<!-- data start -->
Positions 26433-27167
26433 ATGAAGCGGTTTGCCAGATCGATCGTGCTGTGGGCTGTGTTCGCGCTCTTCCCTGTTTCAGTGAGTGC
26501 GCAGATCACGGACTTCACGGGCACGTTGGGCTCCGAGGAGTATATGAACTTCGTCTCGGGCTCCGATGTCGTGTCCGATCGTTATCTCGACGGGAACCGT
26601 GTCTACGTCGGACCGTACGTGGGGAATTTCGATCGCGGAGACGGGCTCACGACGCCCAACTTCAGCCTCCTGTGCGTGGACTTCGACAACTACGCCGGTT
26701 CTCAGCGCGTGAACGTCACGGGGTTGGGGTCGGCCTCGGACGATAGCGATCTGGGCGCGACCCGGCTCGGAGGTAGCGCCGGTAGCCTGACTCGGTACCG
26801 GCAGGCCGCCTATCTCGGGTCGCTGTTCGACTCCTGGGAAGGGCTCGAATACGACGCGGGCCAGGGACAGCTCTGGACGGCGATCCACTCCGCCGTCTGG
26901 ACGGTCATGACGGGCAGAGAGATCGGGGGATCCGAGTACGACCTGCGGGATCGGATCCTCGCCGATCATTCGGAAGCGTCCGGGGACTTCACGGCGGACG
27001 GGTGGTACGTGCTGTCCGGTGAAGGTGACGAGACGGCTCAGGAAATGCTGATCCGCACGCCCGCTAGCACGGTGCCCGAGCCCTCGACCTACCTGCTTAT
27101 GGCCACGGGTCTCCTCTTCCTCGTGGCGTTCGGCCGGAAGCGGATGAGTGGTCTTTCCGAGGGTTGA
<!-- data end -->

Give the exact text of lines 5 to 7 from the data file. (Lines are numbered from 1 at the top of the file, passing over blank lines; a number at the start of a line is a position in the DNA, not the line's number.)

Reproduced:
26701 CTCAGCGCGTGAACGTCACGGGGTTGGGGTCGGCCTCGGACGATAGCGATCTGGGCGCGACCCGGCTCGGAGGTAGCGCCGGTAGCCTGACTCGGTACCG
26801 GCAGGCCGCCTATCTCGGGTCGCTGTTCGACTCCTGGGAAGGGCTCGAATACGACGCGGGCCAGGGACAGCTCTGGACGGCGATCCACTCCGCCGTCTGG
26901 ACGGTCATGACGGGCAGAGAGATCGGGGGATCCGAGTACGACCTGCGGGATCGGATCCTCGCCGATCATTCGGAAGCGTCCGGGGACTTCACGGCGGACG